The Phillies sent a text message to their players Sunday morning, informing them a coronavirus outbreak had occurred on the opposite side of Citizens Bank Park. The Marlins scratched their starting pitcher, their catcher was on the injured list, and their first baseman and right fielder were missing from Sunday’s lineup due to COVID-19 protocols.

The third game of the season - a brutal 11-6 loss to Miami - was an early reminder of how fragile a 60-game season played during a pandemic could prove to be.

“We made sure they knew what was going on,” manager Joe Girardi said.

The Marlins elected to play Sunday after holding a players meeting, dug themselves a four-run hole, and then used their ravaged lineup to jump Vince Velasquez and the punch-drunk Phillies bullpen. The Phillies started the season by dropping two of three to a club that lost 105 games last season and was reeling this weekend from the coronavirus. Now they play four straight against the Yankees.

“We just have to be better,” Bryce Harper said.

Jose Urena, Miami’s scheduled starting pitcher, was replaced with Robert Dugger. Catcher Jorge Alfaro was placed on the injured list Friday afternoon and outfielder Harold Ramirez and first baseman Garrett Cooper were not in Sunday’s lineup after starting the first two games. The Marlins did not provide a reason for any of the absences, but various reports said all four were related to COVID-19. It seemed uncertain for a time on Sunday morning if the game would even be played.

“Our guys made that decision,” Marlins manager Don Mattingly said. “And the conclusion they came to is we’re taking chances every single day.”

The Phillies scored four runs in the first inning, making it seem like Sunday would be a breeze against a roster missing key players. Bryce Harper rocketed a three-run homer off Dugger and Jay Bruce added an RBI triple off the wall.

But Velasquez gave up the lead in the second inning, left after allowing four runs in three innings, and the offense went stale. Velasquez spent most of spring training and summer camp redefining himself as he would no longer be pumping fastballs at hitters. But the results of the new Velasquez sure looked familiar.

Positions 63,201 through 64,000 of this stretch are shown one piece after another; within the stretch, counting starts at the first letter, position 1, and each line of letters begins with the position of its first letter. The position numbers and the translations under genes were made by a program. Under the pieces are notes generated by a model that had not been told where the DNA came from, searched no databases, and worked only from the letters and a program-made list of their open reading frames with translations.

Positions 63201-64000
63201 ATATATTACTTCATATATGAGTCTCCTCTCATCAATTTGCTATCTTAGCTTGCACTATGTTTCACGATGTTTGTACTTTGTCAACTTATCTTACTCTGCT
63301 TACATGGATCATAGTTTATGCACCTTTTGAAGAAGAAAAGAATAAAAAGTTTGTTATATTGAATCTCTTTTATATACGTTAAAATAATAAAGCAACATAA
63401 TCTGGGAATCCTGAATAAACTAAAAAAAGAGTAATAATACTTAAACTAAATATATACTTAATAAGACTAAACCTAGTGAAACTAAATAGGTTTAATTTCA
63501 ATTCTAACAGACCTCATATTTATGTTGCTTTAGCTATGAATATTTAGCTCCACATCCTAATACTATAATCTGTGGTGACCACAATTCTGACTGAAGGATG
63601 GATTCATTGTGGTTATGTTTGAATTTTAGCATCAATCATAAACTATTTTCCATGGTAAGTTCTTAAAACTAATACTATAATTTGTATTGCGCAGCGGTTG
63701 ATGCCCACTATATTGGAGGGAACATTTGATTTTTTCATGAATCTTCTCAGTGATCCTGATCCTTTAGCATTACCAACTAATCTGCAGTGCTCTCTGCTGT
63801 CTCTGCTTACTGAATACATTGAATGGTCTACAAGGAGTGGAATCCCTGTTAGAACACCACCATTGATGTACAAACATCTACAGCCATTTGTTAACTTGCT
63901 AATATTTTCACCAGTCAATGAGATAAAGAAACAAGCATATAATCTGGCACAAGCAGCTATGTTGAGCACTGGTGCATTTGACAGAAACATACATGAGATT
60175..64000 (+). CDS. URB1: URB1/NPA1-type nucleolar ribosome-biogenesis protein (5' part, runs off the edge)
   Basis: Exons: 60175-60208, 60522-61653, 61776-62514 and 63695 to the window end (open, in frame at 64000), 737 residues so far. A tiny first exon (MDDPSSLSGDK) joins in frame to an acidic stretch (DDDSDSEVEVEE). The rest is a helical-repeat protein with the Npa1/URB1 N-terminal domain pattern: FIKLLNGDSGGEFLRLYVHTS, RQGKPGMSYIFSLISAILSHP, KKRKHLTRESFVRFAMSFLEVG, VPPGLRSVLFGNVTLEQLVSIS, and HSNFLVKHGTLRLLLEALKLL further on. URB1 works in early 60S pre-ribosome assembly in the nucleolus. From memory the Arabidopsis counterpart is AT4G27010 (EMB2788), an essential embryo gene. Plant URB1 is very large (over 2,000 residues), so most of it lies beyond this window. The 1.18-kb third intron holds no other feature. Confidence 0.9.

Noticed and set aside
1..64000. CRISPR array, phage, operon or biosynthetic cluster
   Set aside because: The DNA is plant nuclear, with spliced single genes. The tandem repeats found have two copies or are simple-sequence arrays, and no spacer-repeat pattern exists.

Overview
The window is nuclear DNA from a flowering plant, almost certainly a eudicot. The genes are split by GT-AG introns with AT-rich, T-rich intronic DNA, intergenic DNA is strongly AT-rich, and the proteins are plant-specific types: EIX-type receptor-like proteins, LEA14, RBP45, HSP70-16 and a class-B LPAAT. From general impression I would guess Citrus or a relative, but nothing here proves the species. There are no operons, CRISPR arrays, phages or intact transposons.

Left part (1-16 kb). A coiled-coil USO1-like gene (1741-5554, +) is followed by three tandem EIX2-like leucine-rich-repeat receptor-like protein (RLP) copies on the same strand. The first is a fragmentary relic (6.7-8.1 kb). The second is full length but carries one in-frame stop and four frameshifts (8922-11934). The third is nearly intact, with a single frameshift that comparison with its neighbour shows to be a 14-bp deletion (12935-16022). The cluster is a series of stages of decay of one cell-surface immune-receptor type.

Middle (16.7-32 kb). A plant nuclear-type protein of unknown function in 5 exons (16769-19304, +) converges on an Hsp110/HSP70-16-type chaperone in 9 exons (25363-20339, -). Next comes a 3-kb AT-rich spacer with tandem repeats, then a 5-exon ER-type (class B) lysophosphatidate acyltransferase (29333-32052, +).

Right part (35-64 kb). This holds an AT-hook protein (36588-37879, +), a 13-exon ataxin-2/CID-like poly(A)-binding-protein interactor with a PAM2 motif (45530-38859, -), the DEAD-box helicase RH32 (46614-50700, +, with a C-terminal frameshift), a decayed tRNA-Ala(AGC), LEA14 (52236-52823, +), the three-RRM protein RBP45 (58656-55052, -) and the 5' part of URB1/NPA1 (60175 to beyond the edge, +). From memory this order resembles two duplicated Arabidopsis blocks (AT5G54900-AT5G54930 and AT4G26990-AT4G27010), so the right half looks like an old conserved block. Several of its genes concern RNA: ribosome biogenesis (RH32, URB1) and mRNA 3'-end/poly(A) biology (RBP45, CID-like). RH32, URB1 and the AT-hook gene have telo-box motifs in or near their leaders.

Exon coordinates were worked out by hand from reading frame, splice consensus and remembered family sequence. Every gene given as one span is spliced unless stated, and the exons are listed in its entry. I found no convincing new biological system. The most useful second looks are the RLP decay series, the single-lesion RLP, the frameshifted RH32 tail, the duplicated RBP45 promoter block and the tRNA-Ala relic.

“This is something that we all go through. It’s my first game of a new season of new pitches, new arsenal in general,” Velasquez said. “Maybe just kick me in the tail a little bit. But I’m not worried at all. My work ethic, I came a long way to earn this spot. I’m still very optimistic in my workability and what I’m capable of doing. I’m going to continue to build as much as possible. Every day is a learning lesson and I definitely kicked it in my butt a little bit, but I’m definitely very optimistic in myself, my workability, my craft and everything I’ve worked to get to this point.”

The pitching woes continued when Girardi went to his relievers as the thin bullpen was exposed for the second time in three games. Cole Irvin, Reggie McClain, and Nick Pivetta allowed seven runs in 5 1/3 innings. The Phillies addressed their bullpen this offseason by making waiver claims and transitioning starters to relievers instead of spending on free-agent relievers. They have some young arms like Connor Brogdon and Damon Jones at Lehigh Valley that could provide some major-league help.

“I think we’ll probably have discussions after this call,” Girardi said. “We’ll discuss it tomorrow and continue to try to get the most out of these guys and improve what we’ve done so far.”

The Phillies scored just two runs after their big first inning and went 0 for 5 with the bases loaded. Adam Haseley had four hits, but it was the team’s trouble with runners in scoring position that proved the difference. The Phillies left 14 runners on base and went 2 for 13 with runners in scoring position. They left the bases loaded in the fifth, sixth, and eighth innings.

The Phillies said they never considered postponing Sunday’s game after learning about what happened to the Marlins. Harper wore a mask when he ran the bases as he knew several Marlins were playing despite not knowing the results of their pregame COVID-19 tests. The same uncertainty cancelled workouts during summer camp, but Sunday’s game played on. And it was another reminder of why even a shortened season will be a challenge.

“I thought we were all ready to go, ready to play,” Harper said. “We weren’t really too worried about it. Like I said, we do a great job as an organization really following protocols and doing things the right way. Not really getting close to guys, of course first base and when you’re in the batters box, you’re going to be as close to other players, but I think we do a good job as a club understanding that we need to stay away and wear a mask when we need to. Hopefully we can all stay healthy and the odds will be in our favor.”